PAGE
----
Russian President Vladimir Putin called his American counterpart to thank him for the "information transmitted through the channels of US special services that has helped thwart terrorist acts in Russia", Kremlin said in a statement posted on its website on December 29. "The two presidents discussed a range of issues of mutual interest and agreed to continue bilateral cooperation in combating terrorism", the statement further read.
Terror plot targeted at St Petersburg foiled
According to reports, based on the information shared by the US security services, Russia detained two Russian nationals, who were suspected of preparing to carry out attacks at mass gatherings in St Petersburg, during New Year's holidays. Russian authorities said it had seized material from the suspects that confirms they were preparing terrorist acts.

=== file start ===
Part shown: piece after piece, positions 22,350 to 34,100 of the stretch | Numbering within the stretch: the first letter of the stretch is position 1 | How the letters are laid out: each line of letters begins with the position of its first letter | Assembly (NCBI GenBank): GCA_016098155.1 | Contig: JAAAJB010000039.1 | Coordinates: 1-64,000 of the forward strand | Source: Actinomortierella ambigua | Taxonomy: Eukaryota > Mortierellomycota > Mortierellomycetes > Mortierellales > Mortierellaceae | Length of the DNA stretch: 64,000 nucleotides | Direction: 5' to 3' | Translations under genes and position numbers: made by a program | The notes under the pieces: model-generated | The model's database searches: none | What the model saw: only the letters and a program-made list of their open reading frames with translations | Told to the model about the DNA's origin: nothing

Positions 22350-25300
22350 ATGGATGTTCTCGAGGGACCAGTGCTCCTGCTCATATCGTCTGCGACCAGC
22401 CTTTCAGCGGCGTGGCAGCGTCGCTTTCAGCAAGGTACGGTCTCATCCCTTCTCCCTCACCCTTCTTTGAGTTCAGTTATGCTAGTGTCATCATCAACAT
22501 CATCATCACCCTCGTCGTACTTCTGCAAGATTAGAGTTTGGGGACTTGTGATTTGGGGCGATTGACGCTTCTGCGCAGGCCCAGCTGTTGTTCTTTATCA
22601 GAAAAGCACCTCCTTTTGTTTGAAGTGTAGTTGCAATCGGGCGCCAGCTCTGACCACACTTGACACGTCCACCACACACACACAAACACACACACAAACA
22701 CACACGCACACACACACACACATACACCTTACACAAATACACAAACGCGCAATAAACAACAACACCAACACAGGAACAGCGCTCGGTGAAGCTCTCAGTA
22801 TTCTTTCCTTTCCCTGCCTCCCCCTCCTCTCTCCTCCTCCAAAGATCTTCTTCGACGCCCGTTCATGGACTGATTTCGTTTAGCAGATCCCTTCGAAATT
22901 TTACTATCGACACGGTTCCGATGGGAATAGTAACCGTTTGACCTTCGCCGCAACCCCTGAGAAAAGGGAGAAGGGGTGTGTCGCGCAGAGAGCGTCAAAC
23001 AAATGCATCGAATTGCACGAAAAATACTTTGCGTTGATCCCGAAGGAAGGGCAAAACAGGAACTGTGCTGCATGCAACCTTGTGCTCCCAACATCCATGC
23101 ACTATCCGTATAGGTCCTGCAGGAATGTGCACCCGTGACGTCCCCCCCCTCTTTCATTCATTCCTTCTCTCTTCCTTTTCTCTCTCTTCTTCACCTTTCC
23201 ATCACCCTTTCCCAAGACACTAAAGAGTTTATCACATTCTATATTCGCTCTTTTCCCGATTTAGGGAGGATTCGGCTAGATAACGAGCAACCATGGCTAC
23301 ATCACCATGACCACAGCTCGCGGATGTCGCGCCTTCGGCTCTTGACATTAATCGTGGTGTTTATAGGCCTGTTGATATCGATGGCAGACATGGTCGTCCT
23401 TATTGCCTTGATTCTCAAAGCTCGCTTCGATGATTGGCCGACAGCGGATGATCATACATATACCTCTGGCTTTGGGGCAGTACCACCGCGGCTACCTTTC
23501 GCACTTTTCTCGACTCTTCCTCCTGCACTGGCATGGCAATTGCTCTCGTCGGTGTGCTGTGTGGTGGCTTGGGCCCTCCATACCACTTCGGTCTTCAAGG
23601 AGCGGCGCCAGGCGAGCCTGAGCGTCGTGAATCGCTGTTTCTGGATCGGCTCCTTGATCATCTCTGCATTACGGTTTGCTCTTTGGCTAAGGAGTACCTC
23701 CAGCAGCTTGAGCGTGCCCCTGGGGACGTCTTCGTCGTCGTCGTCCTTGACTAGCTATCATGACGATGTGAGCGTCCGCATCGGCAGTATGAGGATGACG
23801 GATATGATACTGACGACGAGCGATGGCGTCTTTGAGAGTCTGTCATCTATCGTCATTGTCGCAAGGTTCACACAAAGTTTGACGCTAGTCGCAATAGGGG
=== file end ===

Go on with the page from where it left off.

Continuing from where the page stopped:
This isn't the first time that US intelligence has helped to foil a terrorist attack in Russia. In December 2017, President Putin thanked his American counterpart for sharing intelligence that helped in thwarting a terrorist attack, targeting St Petersburg. Till now, White House hasn't commented about the conversation.
Russia-United States relations
The relation between the two nuclear-armed nations nose-dived in 2014, post-Russian annexation of Crimean peninsula and the United States retaliation by imposing sanctions on it. The relations were further strained when US intelligence agencies alleged that Russia interfered in the 2016 US Presidential elections, that led to the victory of President Donald Trump.
Despite strained relations, Presidents of both nations have appeared to be on good terms. Earlier this year, US President made an unusual statement, calling for Russia to be taken back into Group of 7 (G7) nations. Last month, Trump hinted that he might attend Russia's Victory Day celebrations on May 9, next year; that would mark 75th anniversary of Soviet's victory over Nazi Germany, during World War II.
Earlier this month, Putin spoke against Trump's impeachment by the House of Representatives, as being done for "far-fetched" reasons.